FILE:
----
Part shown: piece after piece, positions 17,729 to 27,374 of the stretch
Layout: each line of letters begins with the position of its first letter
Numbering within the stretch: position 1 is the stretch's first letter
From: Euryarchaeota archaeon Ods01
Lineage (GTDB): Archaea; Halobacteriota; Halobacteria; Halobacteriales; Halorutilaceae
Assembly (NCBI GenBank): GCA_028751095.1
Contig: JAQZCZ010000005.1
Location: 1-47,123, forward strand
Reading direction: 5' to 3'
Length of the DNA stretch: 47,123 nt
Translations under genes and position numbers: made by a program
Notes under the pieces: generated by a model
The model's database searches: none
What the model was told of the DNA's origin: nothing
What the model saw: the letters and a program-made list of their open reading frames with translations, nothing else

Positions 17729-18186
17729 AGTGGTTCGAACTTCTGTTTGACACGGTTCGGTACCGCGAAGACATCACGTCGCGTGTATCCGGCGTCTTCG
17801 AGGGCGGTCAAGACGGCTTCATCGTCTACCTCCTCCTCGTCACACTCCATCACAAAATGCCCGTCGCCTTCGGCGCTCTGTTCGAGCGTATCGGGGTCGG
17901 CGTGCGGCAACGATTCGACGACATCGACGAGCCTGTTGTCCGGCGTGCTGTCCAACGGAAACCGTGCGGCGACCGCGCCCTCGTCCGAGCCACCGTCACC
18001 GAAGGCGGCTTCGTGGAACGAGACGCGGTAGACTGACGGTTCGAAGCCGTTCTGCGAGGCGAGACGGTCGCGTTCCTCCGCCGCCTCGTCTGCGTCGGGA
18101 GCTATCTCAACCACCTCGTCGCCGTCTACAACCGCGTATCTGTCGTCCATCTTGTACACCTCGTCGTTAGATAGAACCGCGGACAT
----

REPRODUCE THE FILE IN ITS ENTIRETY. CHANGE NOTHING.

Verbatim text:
Part shown: piece after piece, positions 17,729 to 27,374 of the stretch
Layout: each line of letters begins with the position of its first letter
Numbering within the stretch: position 1 is the stretch's first letter
From: Euryarchaeota archaeon Ods01
Lineage (GTDB): Archaea; Halobacteriota; Halobacteria; Halobacteriales; Halorutilaceae
Assembly (NCBI GenBank): GCA_028751095.1
Contig: JAQZCZ010000005.1
Location: 1-47,123, forward strand
Reading direction: 5' to 3'
Length of the DNA stretch: 47,123 nt
Translations under genes and position numbers: made by a program
Notes under the pieces: generated by a model
The model's database searches: none
What the model was told of the DNA's origin: nothing
What the model saw: the letters and a program-made list of their open reading frames with translations, nothing else

Positions 17729-18186
17729 AGTGGTTCGAACTTCTGTTTGACACGGTTCGGTACCGCGAAGACATCACGTCGCGTGTATCCGGCGTCTTCG
17801 AGGGCGGTCAAGACGGCTTCATCGTCTACCTCCTCCTCGTCACACTCCATCACAAAATGCCCGTCGCCTTCGGCGCTCTGTTCGAGCGTATCGGGGTCGG
17901 CGTGCGGCAACGATTCGACGACATCGACGAGCCTGTTGTCCGGCGTGCTGTCCAACGGAAACCGTGCGGCGACCGCGCCCTCGTCCGAGCCACCGTCACC
18001 GAAGGCGGCTTCGTGGAACGAGACGCGGTAGACTGACGGTTCGAAGCCGTTCTGCGAGGCGAGACGGTCGCGTTCCTCCGCCGCCTCGTCTGCGTCGGGA
18101 GCTATCTCAACCACCTCGTCGCCGTCTACAACCGCGTATCTGTCGTCCATCTTGTACACCTCGTCGTTAGATAGAACCGCGGACAT